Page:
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Factors influencing tree regeneration after windthrow in Swiss forests


Wind disturbance is the main natural driver of forest stand dynamics in Central and Northern Europe. Regeneration of trees following windthrow has been usually studied at small spatial extents or with only small sample sizes. On the basis of a large sample of windthrow gaps, this project aimed to quantify natural tree regeneration after wind disturbance, and to identify factors influencing tree regeneration dynamics.


Severe wind damage is one of the most important disturbance agents in European forest ecosystems. In a biodiversity context, wind disturbance is viewed as an enrichment, because increased light availability and modified microclimatic conditions promote plant diversity in the years following the disturbance. However, severe damage to mountain forests transiently reduces the protective effect of forests against natural hazards like avalanches or rockfall, and generally leads to economic loss. The frequency of wind disturbance, most often in the frame of European winter storms, has increased in the recent years, and thereby the damaged forest area. The natural regeneration ability of windthrown forests and the factors explaining the variability of regeneration are, therefore, of considerable interest (Priewasser 2013: Dissertation, Chapter I).

The quantity of lying and standing deadwood is changed strongly by windthrow and after subsequent salvage logging. It is an important component of forest ecosystems, since many deadwood-associated species depend on the presence of deadwood. Also for tree regeneration success, deadwood can be crucial. Yet, little is known about deadwood quantity and quality after windthrow in Central Europe and how much deadwood is left after salvage logging (Priewasser 2013: Dissertation, Chapter II).

Another factor clearly changing after windthrow is the cover of ground vegetation. Due to increased light availability, fast growing species can rapidly form dense vegetation cover that significantly suppresses tree regeneration. One example of such a species is bracken (Pteridium aquilinum L.). It is assumed that bracken suppresses tree regeneration especially through the release of phytotoxic compounds (allelopathy). Regeneration failure of beech (Fagus sylvatica L.) and sycamore (Acer pseudoplatanus L.) in dense bracken stands has not been investigated for allelopathy yet, although beech forests are frequent in Europe (Priewasser 2013: Dissertation, Chapter III).

Chapter I.

Natural tree regeneration was recorded in 2010 and 2011 in 90 windthrow gaps (each ≥ 3 ha) in Switzerland. The forest gaps were caused by two severe storms in 1990 (Vivian) and 1999 (Lothar). Soil pH, vegetation cover, post-storm treatment (‘salvage-logging’ or ‘no timber harvesting’) and elevation were the four most important predictors explaining the variability of sapling density. Although general trends could be detected, the heterogeneity among forest gaps was large. In contrast to conventional wisdom on forest succession after disturbance, late-successional tree species dominated in a majority of gaps 10 to 20 years after wind disturbance regarding sapling density.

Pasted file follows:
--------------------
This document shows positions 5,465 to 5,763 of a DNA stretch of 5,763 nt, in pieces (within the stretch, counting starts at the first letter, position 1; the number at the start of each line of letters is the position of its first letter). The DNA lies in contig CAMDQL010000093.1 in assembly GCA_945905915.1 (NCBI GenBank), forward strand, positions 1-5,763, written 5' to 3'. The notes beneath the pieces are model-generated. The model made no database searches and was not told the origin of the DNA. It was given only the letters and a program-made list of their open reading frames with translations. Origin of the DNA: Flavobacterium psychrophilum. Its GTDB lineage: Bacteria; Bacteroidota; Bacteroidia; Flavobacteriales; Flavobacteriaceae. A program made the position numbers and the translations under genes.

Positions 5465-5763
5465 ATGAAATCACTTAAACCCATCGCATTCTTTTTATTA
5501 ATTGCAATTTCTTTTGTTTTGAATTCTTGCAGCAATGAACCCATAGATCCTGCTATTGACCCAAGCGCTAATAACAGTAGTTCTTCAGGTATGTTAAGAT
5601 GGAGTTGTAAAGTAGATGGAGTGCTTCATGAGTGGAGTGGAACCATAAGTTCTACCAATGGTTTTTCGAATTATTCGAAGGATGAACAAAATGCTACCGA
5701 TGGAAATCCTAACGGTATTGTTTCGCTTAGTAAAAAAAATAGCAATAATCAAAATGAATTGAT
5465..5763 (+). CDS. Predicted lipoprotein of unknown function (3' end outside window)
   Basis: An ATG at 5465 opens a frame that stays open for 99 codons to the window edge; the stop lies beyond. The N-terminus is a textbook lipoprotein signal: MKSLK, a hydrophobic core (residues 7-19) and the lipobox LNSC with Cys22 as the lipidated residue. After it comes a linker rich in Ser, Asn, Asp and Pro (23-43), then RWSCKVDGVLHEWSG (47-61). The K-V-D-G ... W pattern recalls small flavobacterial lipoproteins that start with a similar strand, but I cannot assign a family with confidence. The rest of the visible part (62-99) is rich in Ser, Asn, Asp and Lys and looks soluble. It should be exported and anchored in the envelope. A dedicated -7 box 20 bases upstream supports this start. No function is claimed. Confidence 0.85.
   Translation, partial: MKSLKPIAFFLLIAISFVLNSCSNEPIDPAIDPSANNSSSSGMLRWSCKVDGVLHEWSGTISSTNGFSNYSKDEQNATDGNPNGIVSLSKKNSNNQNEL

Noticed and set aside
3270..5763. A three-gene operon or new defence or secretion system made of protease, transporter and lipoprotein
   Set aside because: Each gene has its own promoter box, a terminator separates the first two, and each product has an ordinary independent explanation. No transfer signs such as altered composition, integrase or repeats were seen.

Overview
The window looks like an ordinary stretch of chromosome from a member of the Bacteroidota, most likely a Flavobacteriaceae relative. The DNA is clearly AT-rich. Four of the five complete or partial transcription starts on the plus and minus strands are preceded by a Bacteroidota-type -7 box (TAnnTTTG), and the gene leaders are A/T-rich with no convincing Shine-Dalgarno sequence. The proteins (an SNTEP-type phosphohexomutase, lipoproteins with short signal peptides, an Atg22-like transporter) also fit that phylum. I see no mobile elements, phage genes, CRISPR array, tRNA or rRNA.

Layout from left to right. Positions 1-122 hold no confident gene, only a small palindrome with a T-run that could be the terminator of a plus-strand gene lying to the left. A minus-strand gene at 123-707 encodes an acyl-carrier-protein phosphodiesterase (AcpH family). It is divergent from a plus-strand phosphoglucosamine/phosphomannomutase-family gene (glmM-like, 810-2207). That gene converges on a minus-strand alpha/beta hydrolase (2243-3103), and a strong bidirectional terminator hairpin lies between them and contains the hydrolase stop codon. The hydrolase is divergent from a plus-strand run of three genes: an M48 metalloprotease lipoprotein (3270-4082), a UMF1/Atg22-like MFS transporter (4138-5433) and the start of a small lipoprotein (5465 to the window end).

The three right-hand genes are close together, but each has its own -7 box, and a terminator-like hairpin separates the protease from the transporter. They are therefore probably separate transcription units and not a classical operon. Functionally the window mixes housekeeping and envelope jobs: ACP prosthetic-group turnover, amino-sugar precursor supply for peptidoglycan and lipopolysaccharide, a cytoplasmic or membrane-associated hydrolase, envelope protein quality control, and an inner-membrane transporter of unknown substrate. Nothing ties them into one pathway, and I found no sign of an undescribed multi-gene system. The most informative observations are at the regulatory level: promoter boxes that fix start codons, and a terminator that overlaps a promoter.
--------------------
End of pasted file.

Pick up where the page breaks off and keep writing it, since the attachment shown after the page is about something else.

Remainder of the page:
Chapter II.

Deadwood amount and quality were investigated on the same gap sample as the natural tree regeneration in Chapter I. A special focus was on the post-storm treatments ‘salvage-logging’ or ‘no timber harvesting’. The study revealed surprisingly high deadwood volumes (74.6 m3 ha-1) in salvage-logged forest gaps. This value distinctly exceeds the proposed minimum deadwood volumes for forest stands in a conservation context. Additionally, a wide variety of decay stages and diameter classes (10 to ≥ 70 cm) was found in both salvage-logged and unharvested gaps, suggesting considerable habitat diversity for deadwood-associated species irrespective of the treatment. Since it takes a few decades until deadwood turns into a suitable seedbed, the storm- induced deadwood pieces that were up to a maximum of 20 years old did not provide an appropriate substrate for tree establishment yet.

Chapter III.

To test causes of regeneration failure in dense bracken stands, germinating seeds of beech and sycamore were exposed to bracken leachates in a greenhouse experiment. Moreover, seedlings exposed to bracken leachates in the greenhouse experiment were compared with seedlings grown in shadow or with bracken rhizomes in a common garden experiment. Except for a significantly but only slightly reduced germination rate of beech in the bracken treatment, no other allelopathic influences of bracken were found in either experiment. In contrast, strong evidence for light competition was detected as probably one of the most important factors causing regeneration failure of beech and sycamore in dense bracken stands during the first vegetation period.

Overall, the two studies based on the data inventory of the 90 forest gaps (Chapter I and II) revealed general driving forces of natural tree regeneration, as well as the insight that current logging practices in Switzerland leave enough and diverse deadwood ensuring habitat diversity for deadwood-associated species. Moreover, in contrast to the assumption that bracken causes tree regeneration failure through the release of phytotoxic compounds, the third chapter showed that mainly light competition led to lower growth performance in beech and sycamore.